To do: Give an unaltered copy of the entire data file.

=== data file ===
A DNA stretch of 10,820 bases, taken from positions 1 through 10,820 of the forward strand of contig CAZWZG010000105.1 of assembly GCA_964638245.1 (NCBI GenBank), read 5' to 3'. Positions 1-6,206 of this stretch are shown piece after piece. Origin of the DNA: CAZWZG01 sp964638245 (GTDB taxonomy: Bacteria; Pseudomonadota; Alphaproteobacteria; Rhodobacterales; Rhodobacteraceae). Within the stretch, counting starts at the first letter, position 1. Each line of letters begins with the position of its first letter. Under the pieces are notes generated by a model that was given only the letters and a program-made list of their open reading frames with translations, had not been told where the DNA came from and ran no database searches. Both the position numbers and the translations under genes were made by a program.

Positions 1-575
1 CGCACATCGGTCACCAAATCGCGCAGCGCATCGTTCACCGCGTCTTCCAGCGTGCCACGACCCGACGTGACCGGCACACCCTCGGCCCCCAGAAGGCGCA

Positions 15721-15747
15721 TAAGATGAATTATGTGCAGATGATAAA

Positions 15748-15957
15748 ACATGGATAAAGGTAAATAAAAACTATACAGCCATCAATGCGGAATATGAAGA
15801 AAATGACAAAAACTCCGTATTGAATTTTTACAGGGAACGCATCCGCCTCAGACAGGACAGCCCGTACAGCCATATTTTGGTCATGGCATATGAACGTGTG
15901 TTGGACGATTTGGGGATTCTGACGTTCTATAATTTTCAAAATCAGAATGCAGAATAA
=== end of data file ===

A DNA stretch of 10,820 bases, taken from positions 1 through 10,820 of the forward strand of contig CAZWZG010000105.1 of assembly GCA_964638245.1 (NCBI GenBank), read 5' to 3'. Positions 1-6,206 of this stretch are shown piece after piece. Origin of the DNA: CAZWZG01 sp964638245 (GTDB taxonomy: Bacteria; Pseudomonadota; Alphaproteobacteria; Rhodobacterales; Rhodobacteraceae). Within the stretch, counting starts at the first letter, position 1. Each line of letters begins with the position of its first letter. Under the pieces are notes generated by a model that was given only the letters and a program-made list of their open reading frames with translations, had not been told where the DNA came from and ran no database searches. Both the position numbers and the translations under genes were made by a program.

Positions 1-575
1 CGCACATCGGTCACCAAATCGCGCAGCGCATCGTTCACCGCGTCTTCCAGCGTGCCACGACCCGACGTGACCGGCACACCCTCGGCCCCCAGAAGGCGCA

Positions 15721-15747
15721 TAAGATGAATTATGTGCAGATGATAAA

Positions 15748-15957
15748 ACATGGATAAAGGTAAATAAAAACTATACAGCCATCAATGCGGAATATGAAGA
15801 AAATGACAAAAACTCCGTATTGAATTTTTACAGGGAACGCATCCGCCTCAGACAGGACAGCCCGTACAGCCATATTTTGGTCATGGCATATGAACGTGTG
15901 TTGGACGATTTGGGGATTCTGACGTTCTATAATTTTCAAAATCAGAATGCAGAATAA